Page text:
Is the World Ready for Virtual Reality?

Is the World Ready for Virtual Reality?Virtual reality may finally be heading to the gaming world after decades of failed attempts and lackluster consumer adoption thanks to the Rift project by Oculus. The virtual reality headset has the backing of industry-leading names like Valve and Unity at a weight and price point that may be well within reach of many average gamers.

That said, is the world ready for virtual reality? Having just gotten used to movement-based control technologies like Kinect and the Wiimote, could a visual immersion technology like the Rift be that final piece to the technological puzzle that gamers of tomorrow will be using?

What is Holding VR Technology Back?

We’re just getting used to not having to have a controller in our hands to interact with 3D worlds. Being able to wave or move your hands to control your character is a natural and fluid method of control. Adding a device will be a hard pill to swallow for some users while others still may lack the stereoscopic vision necessary to make use of 3D technologies that require both eyes to cooperate together.

Until recently, the idea of a VR headset that didn’t weigh a ton (or cost a small fortune) would appear to be far-fetched if not for modern screens being thinner, lighter, and significantly cheaper than previous models. Pixel density is also a concern, especially when the screens are so close to the user’s eyes. All of these issues have been holding the technology back, which has its roots in the earliest days of personal computing.

What Would Make It Work?

For VR to really take off in the consumer market, a number of factors need to be taken into close consideration. First, the price of the unit would have to be within grasp of the average user. If the market isn’t large enough, the game companies won’t develop software for it and the platform itself will die. Accessibility is key, and money is a huge barrier to making a product viable for consumers.

Another big hurdle that the technology has to bound is perception. It’s difficult for any technology to get a second lease on life after so many conceived failures have come about. Do you think that Second Life would suddenly become a breakthrough success because a new viewer came out? It would take an incredible (and obvious) breakthrough to make the average person reconsider what is currently an obsolete and perceptibly failed technology. You have to convince users that the genre wasn’t ready yet, but it’s redefined and ready for action.

Think about the tablet PC from the early 2000s and how miserably the product line failed to achieve saturation in the consumer market. It took a very different approach and a lot of clever marketing to create the buzz around tablet computers that exists today. A new world of operating environments and interface methods had to be developed in the public eye to make it work, and it did.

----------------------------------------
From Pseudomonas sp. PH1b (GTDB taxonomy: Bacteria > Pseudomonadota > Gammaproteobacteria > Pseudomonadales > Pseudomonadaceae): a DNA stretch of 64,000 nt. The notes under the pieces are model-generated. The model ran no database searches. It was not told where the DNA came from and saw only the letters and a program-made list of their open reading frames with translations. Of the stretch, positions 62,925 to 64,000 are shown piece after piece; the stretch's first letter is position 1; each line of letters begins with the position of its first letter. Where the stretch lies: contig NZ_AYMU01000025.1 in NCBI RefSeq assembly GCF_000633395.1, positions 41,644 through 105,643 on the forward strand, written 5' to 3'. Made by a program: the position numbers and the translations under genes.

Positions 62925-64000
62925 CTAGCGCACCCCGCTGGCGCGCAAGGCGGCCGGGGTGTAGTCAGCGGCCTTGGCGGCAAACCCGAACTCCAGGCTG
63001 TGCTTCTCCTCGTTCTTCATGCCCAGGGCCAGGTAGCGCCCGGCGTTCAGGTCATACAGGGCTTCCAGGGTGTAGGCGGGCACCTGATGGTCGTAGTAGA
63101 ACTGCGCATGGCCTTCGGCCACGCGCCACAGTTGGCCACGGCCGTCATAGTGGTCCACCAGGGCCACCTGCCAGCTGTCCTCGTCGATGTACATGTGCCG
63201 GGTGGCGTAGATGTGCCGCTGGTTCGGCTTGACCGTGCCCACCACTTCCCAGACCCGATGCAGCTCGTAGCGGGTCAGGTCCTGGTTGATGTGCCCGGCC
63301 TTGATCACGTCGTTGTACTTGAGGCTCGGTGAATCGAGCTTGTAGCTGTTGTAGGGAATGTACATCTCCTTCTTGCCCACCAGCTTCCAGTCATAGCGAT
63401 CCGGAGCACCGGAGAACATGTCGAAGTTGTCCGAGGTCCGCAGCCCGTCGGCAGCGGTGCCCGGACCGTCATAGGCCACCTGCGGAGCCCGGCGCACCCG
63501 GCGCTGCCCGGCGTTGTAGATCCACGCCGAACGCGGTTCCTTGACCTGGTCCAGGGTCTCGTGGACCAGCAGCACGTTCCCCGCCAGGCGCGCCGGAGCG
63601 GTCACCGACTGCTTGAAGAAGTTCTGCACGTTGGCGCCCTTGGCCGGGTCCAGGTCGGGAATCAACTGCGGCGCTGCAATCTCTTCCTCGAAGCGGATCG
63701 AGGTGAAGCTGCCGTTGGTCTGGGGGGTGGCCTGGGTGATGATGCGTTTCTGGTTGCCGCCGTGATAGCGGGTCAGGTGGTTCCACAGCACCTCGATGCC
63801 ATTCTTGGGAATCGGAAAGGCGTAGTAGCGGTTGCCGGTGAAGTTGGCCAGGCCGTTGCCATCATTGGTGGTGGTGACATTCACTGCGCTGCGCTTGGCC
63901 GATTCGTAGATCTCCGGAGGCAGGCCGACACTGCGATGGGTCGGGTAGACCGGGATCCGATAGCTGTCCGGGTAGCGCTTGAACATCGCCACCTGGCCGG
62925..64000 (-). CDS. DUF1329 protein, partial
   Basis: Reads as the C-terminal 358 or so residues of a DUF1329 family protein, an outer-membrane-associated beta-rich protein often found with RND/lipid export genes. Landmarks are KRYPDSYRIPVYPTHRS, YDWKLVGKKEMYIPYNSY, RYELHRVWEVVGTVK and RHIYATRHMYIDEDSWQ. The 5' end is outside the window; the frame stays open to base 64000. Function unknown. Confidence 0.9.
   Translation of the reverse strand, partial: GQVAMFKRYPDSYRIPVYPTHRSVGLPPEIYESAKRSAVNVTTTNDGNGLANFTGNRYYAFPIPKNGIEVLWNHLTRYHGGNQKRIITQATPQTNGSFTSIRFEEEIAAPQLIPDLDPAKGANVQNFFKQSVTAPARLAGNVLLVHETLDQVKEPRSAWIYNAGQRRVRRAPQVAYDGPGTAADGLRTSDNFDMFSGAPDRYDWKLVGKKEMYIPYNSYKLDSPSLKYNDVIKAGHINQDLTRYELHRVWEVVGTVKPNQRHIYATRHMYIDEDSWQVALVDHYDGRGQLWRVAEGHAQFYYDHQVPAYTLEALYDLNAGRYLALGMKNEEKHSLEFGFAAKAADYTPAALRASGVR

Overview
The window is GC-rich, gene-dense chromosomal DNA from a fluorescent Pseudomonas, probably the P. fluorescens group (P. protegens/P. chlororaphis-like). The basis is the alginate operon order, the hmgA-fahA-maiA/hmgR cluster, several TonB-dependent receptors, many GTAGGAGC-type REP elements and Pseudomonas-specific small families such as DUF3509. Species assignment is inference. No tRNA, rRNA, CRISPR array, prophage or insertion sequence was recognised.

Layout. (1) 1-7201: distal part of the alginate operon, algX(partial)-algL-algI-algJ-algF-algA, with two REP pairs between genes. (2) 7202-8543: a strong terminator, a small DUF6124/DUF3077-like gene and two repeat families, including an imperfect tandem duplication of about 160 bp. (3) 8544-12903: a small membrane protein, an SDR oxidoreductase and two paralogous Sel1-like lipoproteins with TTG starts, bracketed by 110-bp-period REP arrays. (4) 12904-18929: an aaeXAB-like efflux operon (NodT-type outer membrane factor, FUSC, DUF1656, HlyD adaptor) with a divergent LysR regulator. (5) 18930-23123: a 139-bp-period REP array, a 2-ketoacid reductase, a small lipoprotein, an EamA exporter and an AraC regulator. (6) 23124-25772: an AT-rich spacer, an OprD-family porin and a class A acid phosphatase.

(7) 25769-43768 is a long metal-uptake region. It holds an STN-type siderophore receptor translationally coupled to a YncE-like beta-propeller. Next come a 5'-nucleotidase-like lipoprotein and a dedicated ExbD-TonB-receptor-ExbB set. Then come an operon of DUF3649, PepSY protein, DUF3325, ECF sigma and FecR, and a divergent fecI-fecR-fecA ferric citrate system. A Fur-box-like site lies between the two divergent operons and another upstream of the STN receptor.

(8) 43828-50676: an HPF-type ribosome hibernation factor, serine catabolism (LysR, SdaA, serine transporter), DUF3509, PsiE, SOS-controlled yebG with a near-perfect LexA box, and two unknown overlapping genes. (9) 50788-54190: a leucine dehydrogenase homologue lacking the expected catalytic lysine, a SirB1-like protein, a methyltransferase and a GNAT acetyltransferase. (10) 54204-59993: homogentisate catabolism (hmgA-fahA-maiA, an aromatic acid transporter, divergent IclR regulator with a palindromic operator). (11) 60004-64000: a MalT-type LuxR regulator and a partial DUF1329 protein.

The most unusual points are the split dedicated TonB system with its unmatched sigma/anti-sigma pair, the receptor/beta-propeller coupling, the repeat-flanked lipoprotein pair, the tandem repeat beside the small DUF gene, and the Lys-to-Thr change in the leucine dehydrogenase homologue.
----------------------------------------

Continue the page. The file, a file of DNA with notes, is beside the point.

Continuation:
Is VR as we know it today a tough sell? Yes. Will something like the Oculus Rift potentially revive and turn around the public’s perception of virtual reality as we know it? Quite possibly.

What do you think? Is the world ready for virtual reality, or do we need to rethink the entire platform over again?

Photo by Chris Desmond via

5 comments On Is the World Ready for Virtual Reality?

  • I don’t know if the world is ready for VR yet. But I’m sure gamers are. The Oculus Rift creator has said that he’s been very busy meeting with several big game companies like Valve, id, CryTek, and Epic. Gabe Newell himself is in the Rift’s Kickstarter video.

  • I’m sure I’m ready, as long as there are feeling sensors in a body suit to make things more lifelike. I’ve always liked the idea of feeling like i’m actually there. Of course if it was Virtual Second Life someone would script a giant boot that kicks everyone in their jewels. You know someone will do it. 🙂

    I would prefer holodecks though.

  • How much longer are we gonna wait for this? It’s kind of a pain in the ass to have them dangle this concept in front of us for almost thirty years and now they’re still saying “oh, should we do this?”…

    I’m aware of the danger but let’s be real, do we really need to smell and taste what’s in a game?

    I’ve been playing MMO’s for a while and with all the breakthroughs in the gaming industry, VR should be child’s play and dagumit, I wanna slay me a god-danged dragon already!

  • I remember year 1995 when I first tried a VR headset and gloves system running 3D display from an Amiga 2000.

    3D was…well… 1995’s 3D … 320*240… 256 colors… very low FPS rate… but the sensation was incredible ! I played gladiator, a flight sim and a shooter and that took me a few minutes to go back to reality.
    I will never forgot the feeling when I started the Harrier Jump Jet motors and I turned my head left end then … down, watching me elevating from the ground of aircraft-carrier.
    Nowwadays with very realistic 3D, high FPS rate and much higher glasses resolution the sensation would be amazing.

  • This is the subject of my first webcast series on YouTube. Speaking as a gamer, for gamers, i am DROOLING over VR. With that being said, my first experiment with it will be to go.. “afk” and sleep, at my desk, with it on.. and wake up, still in the game. Do this for a couple nights, then go back to the real world.. Should be an interesting experience.

    Back to the original topic, are gamers, and the world.. ready for VR? Sure.

    But this isn’t the question we should be asking, is it? The question should be, “is the world ready for the repercussions of VR?” It is my belief, that the answer to this question, is no, we’re not. And I don’t think the human race will ever be ready to put ourselves into another reality.

Leave a reply:

Your email address will not be published.

Site Footer

Sliding Sidebar